2 Kings 4:8-11, 14-16
Psalm 89:2-3, 16-17, 18-19
Romans 6:3-4, 8-11
Rewards and rewarding are not concepts which fit easily the image we humans have of an infinitely loving God. Prizes go to the winner and the winners are crowned because of their great efforts of physical or intellectual powers.
There are wonderful pictures of wives welcoming home their heroic husbands from the terrors of war. You may have seen runners crossing the finish line after a demanding marathon run and being gathered into the arms of friends and fellow finishers. Welcoming has a dual reward; for the welcomed and the welcomer.
In today’s First Reading, we hear just a wonderful story of the welcomer receiving a blessing for her reverence and care. Elisha is a holy man and a childless woman, who still trusts the Holy One, though being barren was seen as kind of a curse, still hoped. Each year the prophet would pass her house and apparently, she kept the light on for him in welcome.
One time upon leaving, Elisha asked his servant Gehazi what might be done for her having been so kind and receptive. He told Elisha that she had no son, and now you already know the rest of the story.
We are sure that the woman fondling her son within the following year loved that boy and the God Who sent him. The Gospel needs a good listening to, because Jesus, finishing His talk to His Apostles before they head out, is saying some difficult things about parental and family love. We hear the word “worthy” mentioned several times during this reading. Worthy is similar to winning or receiving a prize. If I had a son or daughter, I would feel greater love for that gift than I would have loving feelings for God, Jesus and the Holy Spirit all together and our Blessed Mother as well. I remember the love I felt for my first girlfriend in high school and how shocked I was when I realized that I loved her more than my two parents who had loved me through my first sixteen years. That was quite a conflict, but needless to say, I did not stop dating her nor obeying my mom and dad.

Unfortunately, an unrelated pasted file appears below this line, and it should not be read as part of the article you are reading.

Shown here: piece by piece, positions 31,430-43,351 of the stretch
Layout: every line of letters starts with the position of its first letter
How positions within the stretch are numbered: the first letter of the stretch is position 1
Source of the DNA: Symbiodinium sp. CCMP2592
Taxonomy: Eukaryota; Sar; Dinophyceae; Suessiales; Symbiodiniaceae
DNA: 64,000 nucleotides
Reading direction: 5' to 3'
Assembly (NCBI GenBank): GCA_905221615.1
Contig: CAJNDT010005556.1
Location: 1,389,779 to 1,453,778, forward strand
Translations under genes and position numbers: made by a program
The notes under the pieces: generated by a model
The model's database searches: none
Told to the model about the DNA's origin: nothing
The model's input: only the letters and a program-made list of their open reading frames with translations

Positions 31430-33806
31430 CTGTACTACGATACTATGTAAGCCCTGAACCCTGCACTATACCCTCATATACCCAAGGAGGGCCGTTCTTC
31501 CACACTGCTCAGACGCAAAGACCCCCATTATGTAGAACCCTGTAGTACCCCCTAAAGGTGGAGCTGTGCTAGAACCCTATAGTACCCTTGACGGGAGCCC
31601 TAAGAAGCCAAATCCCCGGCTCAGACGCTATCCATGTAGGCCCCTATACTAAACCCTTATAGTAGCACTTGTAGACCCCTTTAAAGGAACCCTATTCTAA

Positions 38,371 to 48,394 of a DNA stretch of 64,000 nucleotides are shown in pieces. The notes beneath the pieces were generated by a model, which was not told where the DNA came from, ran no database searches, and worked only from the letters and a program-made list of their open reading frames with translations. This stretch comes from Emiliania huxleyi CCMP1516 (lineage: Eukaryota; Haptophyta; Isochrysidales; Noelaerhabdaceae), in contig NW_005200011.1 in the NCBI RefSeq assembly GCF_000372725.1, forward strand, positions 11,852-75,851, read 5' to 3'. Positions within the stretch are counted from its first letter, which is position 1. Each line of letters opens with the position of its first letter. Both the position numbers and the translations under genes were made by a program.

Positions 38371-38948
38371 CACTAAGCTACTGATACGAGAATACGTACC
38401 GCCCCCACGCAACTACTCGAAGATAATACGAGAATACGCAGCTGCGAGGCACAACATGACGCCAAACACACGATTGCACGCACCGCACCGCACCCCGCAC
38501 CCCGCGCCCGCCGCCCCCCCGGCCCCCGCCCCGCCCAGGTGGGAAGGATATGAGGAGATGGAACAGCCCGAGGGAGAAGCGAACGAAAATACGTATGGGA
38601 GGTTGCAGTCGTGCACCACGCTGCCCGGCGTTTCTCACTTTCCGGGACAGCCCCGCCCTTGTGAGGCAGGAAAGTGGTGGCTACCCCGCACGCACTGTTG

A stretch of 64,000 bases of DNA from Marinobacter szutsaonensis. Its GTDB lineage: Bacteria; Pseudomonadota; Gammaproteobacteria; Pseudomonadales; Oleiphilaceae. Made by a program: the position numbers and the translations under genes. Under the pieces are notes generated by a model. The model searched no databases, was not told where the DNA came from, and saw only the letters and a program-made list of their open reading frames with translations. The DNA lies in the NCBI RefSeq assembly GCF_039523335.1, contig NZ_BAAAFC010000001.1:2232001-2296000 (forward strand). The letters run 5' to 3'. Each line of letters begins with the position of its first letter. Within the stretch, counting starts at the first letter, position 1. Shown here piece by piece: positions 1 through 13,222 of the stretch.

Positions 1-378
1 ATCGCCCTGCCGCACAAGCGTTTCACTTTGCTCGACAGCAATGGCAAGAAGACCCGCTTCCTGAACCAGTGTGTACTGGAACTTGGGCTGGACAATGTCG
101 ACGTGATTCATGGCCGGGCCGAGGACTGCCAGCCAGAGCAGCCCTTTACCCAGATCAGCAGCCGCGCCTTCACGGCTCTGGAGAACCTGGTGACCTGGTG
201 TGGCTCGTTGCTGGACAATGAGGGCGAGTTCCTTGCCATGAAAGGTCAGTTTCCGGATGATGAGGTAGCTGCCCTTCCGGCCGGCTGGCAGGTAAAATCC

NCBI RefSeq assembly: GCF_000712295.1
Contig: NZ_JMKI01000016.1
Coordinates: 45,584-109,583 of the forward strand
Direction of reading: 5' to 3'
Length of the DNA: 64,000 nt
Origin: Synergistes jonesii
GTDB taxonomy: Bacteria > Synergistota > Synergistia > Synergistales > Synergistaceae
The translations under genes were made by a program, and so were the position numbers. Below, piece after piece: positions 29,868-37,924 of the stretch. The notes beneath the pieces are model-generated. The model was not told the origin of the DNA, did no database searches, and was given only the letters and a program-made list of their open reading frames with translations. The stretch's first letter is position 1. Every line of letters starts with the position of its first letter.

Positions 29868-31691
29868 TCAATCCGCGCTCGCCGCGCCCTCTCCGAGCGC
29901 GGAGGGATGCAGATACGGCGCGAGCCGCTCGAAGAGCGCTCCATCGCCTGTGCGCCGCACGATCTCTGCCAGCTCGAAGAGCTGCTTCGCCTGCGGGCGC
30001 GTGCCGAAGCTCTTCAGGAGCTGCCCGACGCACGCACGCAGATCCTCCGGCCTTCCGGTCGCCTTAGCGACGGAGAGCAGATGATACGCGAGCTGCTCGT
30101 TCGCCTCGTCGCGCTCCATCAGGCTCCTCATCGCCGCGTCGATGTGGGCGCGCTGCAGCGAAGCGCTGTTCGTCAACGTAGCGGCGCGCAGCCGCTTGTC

The heart is not where we love God, nor the head either. We love God by taking a position towards all created gifts, as gifts. We take a position towards everything else which only makes sense if there is a loving Giver Who does not reward us, but “wards” us, guards, cares for and is more than any parents ever loved.
Picking up our life as a gift, reverencing all the ways this God gives and takes, caring for all in a welcoming way, this is how love is shown, but first loving God means letting God love us, give to us, not as rewards or prizes, but as ways to be welcomed more deeply.
Jesus loves His Disciples and is sending them out to be received,
welcomed and in that way they will know even more deeply the love that
goes with them. They in turn will bless those who are in turn open
to their blessings. They are the new prophets and in our days these
prophets continue to knock, enter, pass by, and ask for welcome.
We are not rewarded nor do we win God’s love by doing this or that.
We are made ready to receive God’s love, by our being receptive to the
“prophetic moments” of each day which Jesus calls our “daily cross.”
Loving God is so different from loving anything else that as I had to learn
to love properly as a teenager, which was very different from loving family,
so we learn slowly how to love God by allowing God to be welcomed and made
pregnant in the births of our days.
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